Pull the bundle out of the hot water – be careful – and put on an old towel.

bundleoutofwaterAt this point the bundle is really hot. You can let it cool down, but if you are like me you want to see it right away!

Cut your strings.

cuttingstringsAnd then unroll your surprise.

unveilingscarfLet the scarf dry and then iron. With the ironing you have set the dye so it’s safe to wear. However, I like to hand wash it in mild detergent, rinse, let dry and iron again.

newsilktiescarves1Here is the above scarf on my mannequin.


That’s it – easy peasy! As I mentioned in the beginning of this post, do a test dye with small pieces of your ties. It’s well worth the time and effort. Otherwise you might end up with a scarf like the one above. It’s pretty, but too light.

Lastly, if you have a silk scarf that you don’t particularly like, you could dye over it with these ties. Here is a scarf I had dyed green and really hated it. Then I dyed it with ties and it changed completely.

greentiescarfThis is such a fun technique. It would be a great gift and a good way to recycle those unwanted ties. Thanks for dropping by.

Posted in dyeing, recycling, silk ties, tie dyeing | Tagged , , , | 6 Comments

Indigo Play Date

Two years ago I taught an indigo dyeing class. Connie wasn’t able to attend that class so we decided one of these days we’d have our own indigo play date. This week we finally got together and played.


Here is the dye pot I made from the Jacquard indigo kit.

indigopotOnce the pot was ready, it was time to fold and bind our fabrics.

I love using clothes pins. Here is how this piece looked before the indigo dip.


And how it looks now.

indigopinsAnother one


My favorite piece


I love the spiral so I added a couple to this gray thrift store shirt. I really liked the shirt but didn’t like the gray color, but knew when I bought it I’d eventually dye it. Love it now!

indigodyeshirtOf course I had to dye some rope for a rope bowl.

indigoropeAt the very beginning my right glove must have had a hole in it. I ended up with a blue hand.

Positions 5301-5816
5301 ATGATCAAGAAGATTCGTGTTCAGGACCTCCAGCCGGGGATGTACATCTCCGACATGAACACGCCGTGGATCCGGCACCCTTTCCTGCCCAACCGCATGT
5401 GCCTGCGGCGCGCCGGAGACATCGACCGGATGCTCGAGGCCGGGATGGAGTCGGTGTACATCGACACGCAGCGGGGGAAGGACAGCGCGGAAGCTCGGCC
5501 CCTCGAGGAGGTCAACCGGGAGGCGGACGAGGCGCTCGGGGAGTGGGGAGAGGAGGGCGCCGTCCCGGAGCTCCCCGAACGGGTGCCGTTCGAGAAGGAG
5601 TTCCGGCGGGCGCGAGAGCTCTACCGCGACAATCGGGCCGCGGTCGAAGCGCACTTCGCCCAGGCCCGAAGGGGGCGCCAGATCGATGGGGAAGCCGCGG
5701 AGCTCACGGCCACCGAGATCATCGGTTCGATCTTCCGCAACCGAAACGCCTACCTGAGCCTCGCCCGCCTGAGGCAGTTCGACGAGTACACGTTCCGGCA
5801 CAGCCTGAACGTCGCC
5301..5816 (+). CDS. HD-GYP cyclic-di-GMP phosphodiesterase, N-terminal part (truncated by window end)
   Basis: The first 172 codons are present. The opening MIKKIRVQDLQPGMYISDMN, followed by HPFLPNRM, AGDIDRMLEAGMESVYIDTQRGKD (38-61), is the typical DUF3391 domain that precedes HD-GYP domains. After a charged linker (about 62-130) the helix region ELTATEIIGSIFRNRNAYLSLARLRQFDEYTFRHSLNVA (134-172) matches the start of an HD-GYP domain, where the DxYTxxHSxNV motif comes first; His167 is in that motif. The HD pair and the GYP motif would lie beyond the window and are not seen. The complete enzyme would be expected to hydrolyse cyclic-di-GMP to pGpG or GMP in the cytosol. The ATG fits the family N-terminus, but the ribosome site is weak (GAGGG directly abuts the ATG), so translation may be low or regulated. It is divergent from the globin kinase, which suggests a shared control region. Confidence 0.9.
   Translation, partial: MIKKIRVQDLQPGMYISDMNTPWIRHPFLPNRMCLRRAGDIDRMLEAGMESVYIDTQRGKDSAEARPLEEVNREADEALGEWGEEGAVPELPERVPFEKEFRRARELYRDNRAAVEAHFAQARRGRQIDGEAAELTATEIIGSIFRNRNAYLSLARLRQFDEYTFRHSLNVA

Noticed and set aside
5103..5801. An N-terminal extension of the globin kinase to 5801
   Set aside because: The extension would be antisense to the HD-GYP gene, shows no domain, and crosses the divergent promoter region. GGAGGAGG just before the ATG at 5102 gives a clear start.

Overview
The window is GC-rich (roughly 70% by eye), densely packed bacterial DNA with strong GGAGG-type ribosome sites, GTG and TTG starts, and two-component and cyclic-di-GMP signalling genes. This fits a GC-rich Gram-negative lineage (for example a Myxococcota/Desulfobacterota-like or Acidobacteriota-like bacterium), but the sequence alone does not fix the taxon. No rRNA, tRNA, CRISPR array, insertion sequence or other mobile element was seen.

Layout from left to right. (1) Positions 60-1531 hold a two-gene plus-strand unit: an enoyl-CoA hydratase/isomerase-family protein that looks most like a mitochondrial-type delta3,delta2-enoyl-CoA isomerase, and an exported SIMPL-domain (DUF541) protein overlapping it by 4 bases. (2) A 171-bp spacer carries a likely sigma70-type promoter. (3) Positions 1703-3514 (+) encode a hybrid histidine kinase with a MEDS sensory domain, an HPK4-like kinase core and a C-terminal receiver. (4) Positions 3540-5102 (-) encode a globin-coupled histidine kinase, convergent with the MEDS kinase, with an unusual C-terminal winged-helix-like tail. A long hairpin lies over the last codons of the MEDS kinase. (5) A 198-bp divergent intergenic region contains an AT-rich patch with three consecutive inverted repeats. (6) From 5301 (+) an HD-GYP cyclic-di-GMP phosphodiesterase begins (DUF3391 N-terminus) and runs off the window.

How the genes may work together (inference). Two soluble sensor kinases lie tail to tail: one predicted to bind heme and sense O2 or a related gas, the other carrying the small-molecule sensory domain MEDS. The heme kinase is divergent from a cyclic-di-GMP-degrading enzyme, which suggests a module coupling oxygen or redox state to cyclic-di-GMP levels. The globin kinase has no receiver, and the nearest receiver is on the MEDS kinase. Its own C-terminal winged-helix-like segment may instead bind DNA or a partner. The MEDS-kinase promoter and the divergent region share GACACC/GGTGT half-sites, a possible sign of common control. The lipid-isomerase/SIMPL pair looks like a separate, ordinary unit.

bluehandAt the end I notice that my fingernails also were (and are still) blue!

indigofingersConnie and I posed with a couple of our pieces.

ConnieandmeindigoNow I have more indigo clothespins to add to my collection!

indigoclothespinsWhat a fun day! Thanks for dropping by.

Posted in dyeing, Friendship, indigo dyeing, Jacquard Indigo | Tagged , , , | 6 Comments

Ice, Paint, and Water

Good Morning! Can you believe it’s almost September? This summer has really flown by.

Last week I spent a little bit of my time ice dyeing.

icedyedpieceAug25When I showed Dave this piece he asked if he could have a shirt. Sure!  Here’s his shirt!

davesnewshirtI also tried a couple more folds and ice dyed them.

worm hummingbirdWednesday night I taught my Wind Wishes: Inspirational Flags class at Gilda’s in Evansville Indiana. What a great group of women. They had fun painting and stenciling some beautiful flags.

IMG_1927Everyone painted four flags, one of which they left to hang at Gilda’s. Here are the ones they left behind.


Then I got out on the water at Bluegrass Fish and Wildlife Area. It was a hot day, but it was perfect for kayaking. After not kayaking for 10 years, this summer has been great to get back into this activity again.

kayakinginaugustDave and I also made ketchup. He had made a batch the week before, so we should be stocked for the winter. Nothing like the smell of cooked tomatoes. It reminds me of my grandma’s house.

cookingketchupWe also got a treat. Our Master Gardener friend Jane emailed me that she had a couple Pawpaws ripe and wanted to know if I wanted them since she knew we had never tasted them. We planted several trees on our property a couple years ago without knowing how they tasted! They are native to this area, but I’ve never seen them in the store or ever known of anyone who grew them. They are so good! The only way I can describe them is they taste like a vanilla banana. Looks like we’ll have a couple more years before we’ll have these lovelies on our trees. Now that I know how they taste, I really am looking forward to them. Again, thank you Jane for giving us a taste of this wonderful fruit.

pawpawaug16Now to this week. Hope it finds you healthy, happy, and colorful!

Posted in fiber reactive dyes, ice dyeing, stencils, surface design, teaching | Tagged , , , , , , | 8 Comments

Sunday Roundup

Happy Sunday! Here’s a Sunday roundup of what has been going on here this past week.

I’m teaching my Wind Wishes: Inspirational Flags class this week at Gilda’s Club so I’ve been preparing for this fun class which involved cutting and sewing up flags. I have enough now for everyone to paint four – three to take home and one to hang in the clubhouse.